This, of course, got me thinking about what I might do if I suddenly noticed I was dead.

I started writing an intimate scene between Hook and Smee, after they know they’re dead. I don’t mean intimate in a romantic or sexual way, I mean intimate in an emotionally exposed way. What’s more intimate than being honest with someone, especially concerning the things you fear? And no one’s better at being afraid than Captain Hook.

A scene like this would not happen until much later in the series:

EXT. PIRATE SHIP DECK – DAY

The sun sets on the horizon. Hook stands, straight-backed, watching the sun disappear. Smee approaches, and stands by his side.

HOOK: I’m afraid, Smee.

SMEE: Afraid of what, Captain?

HOOK: And if there’s nothing? Nothing at all?

SMEE: What do you mean, Captain?

HOOK: After this? Suppose we just go to sleep and then…nothing? Only darkness.

Smee comes to Hook and puts a hand on his shoulder. Hook doesn’t move away.

SMEE: I don’t think it’ll be so bad, Captain. Look what you got the first time.

HOOK: What did I get, Smee?

SMEE: Sandy beaches! Beautiful sunsets! (then) Me.

HOOK: No, Smee. I got mildew. Pythons. Just more uncertainty.

SMEE: Think of it this way, Captain: if what comes to you after your after-death is nothing, there will be no more uncertainty.

Brief silence.

HOOK: No more uncertainty…

***

Within the series, I’m not, nor will I ever be trying to provide answers. What I will be supplying are questions and wonderings, because I have a lot of those.

question-mark-png2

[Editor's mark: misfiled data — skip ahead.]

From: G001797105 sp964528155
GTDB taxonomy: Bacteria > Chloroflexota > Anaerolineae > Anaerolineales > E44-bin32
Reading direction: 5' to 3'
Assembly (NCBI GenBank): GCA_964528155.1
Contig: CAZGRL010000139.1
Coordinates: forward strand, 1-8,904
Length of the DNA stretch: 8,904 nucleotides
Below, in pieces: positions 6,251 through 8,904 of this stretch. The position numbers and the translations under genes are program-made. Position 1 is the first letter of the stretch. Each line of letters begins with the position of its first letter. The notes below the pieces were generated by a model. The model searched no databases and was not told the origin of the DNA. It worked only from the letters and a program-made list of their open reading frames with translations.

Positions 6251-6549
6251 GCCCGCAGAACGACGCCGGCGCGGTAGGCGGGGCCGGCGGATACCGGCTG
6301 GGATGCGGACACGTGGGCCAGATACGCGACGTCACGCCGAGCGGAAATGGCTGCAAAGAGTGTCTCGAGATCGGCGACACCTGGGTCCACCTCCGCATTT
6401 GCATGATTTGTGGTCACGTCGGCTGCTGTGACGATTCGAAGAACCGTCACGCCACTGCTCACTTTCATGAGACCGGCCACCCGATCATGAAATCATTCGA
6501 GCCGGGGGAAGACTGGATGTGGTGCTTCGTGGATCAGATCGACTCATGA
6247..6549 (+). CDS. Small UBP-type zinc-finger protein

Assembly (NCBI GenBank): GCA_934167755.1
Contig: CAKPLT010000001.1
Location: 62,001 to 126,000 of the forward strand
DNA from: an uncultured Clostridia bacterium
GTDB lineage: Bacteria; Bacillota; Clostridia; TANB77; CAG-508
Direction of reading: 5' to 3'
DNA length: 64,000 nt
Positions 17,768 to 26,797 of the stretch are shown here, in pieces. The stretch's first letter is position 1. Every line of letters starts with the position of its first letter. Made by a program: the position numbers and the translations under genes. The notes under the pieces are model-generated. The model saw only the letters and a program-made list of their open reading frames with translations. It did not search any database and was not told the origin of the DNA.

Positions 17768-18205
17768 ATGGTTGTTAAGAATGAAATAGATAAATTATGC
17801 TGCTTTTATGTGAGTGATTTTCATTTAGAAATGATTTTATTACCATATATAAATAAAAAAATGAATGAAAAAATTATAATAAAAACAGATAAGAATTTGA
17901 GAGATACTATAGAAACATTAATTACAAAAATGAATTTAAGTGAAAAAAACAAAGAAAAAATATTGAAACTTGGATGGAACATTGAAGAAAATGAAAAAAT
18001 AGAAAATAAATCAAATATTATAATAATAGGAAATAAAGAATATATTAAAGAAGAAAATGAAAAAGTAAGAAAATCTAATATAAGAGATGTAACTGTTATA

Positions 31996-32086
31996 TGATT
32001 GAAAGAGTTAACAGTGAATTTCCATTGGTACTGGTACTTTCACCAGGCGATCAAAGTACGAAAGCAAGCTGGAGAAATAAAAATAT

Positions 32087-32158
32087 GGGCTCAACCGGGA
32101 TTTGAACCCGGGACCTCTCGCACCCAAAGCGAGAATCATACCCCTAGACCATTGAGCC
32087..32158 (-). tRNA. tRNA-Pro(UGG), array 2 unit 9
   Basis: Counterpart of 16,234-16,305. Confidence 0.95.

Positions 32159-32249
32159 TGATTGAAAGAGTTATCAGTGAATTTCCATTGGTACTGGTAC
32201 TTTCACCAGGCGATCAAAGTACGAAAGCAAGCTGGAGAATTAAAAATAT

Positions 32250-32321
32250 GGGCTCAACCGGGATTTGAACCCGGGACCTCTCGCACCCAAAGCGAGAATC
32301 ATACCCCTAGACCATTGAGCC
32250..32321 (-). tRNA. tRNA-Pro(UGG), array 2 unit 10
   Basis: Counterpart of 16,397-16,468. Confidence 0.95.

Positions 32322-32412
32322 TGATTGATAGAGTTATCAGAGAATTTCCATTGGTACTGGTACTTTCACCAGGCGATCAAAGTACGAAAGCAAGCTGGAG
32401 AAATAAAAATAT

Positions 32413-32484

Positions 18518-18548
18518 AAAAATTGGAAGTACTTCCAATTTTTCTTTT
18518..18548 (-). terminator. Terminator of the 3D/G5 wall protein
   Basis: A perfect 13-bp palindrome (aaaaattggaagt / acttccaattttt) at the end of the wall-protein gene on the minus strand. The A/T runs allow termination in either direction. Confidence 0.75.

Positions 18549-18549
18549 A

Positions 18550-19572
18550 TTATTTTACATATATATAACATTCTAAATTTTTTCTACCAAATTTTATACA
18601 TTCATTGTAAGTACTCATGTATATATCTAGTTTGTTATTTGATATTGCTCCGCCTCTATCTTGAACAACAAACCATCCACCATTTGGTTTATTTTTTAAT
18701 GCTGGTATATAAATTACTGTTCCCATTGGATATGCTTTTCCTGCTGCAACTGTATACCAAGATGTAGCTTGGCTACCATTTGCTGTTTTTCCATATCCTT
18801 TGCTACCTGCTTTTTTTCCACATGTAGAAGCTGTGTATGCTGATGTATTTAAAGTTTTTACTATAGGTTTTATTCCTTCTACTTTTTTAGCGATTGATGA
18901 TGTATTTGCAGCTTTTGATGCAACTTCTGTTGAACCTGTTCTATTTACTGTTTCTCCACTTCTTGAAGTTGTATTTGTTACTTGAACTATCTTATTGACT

Amateur (& loving it)

I am not a professional screenwriter. I am a self-taught (aka internet-taught) screenwriter who loves what he does. What’s more, I don’t plan to pretend to know what I’m doing.

How does one get better at something? Obviously, by sitting around and thinking about how great it would be to be really good at something.

The word amateur has negative connotations in our society. For many, ‘amateur‘ means unskilled and shoddy. It certainly can mean that. But I know plenty of professionals who do shoddy work. Much worse, they don’t care about what they do.

The root of the word amateur comes from the word ‘love.’ The true meaning of the word comes from doing something because you love it, not because you have to, not for monetary gain…

Amateur, definition: A person who engages in this study, sport, or other activity for pleasure rather than for financial or professional reasons.

I’m proud to be an amateur. I’ll continue to write for the rest of my life, whether I get published or not. Whether I get paid or not. Because I love it.

And since I love it, I’ll continue to get better at it. I’ll take classes, read books, and most importantly, I’ll write. And write and write and write.

global_318928522

So be proud to be an amateur. And go out and share your love of what you non-professionally do with others!

Why I Don’t Identify with “Gay” TV

This is a personal thing. I’m most definitely NOT trying to say that all TV made by queer people for queer people is the same, or that it’s not good or not worth watching.

I’m really glad it’s out there.

But you know how sometimes one extreme leads to another? I think queer people feeling the need to HIDE who they were from society for so long made our TV shows into a kind of one-trick-unicorn.

At the moment, it seems like Queer TV can–for the most part–be broken up into two categories:

  1. Over-the-top reality shows (contests, drag race, hunky hunks, etc.)
  2. Ensemble casts in the big city having-lots-o’-sex and dancing at night clubs

I don’t happen to identify with either of those types of shows. I’m sorry to say it, but glitter gets everywhere. And one of my favorite colors is gray.

drag-race-2017-billboard-1500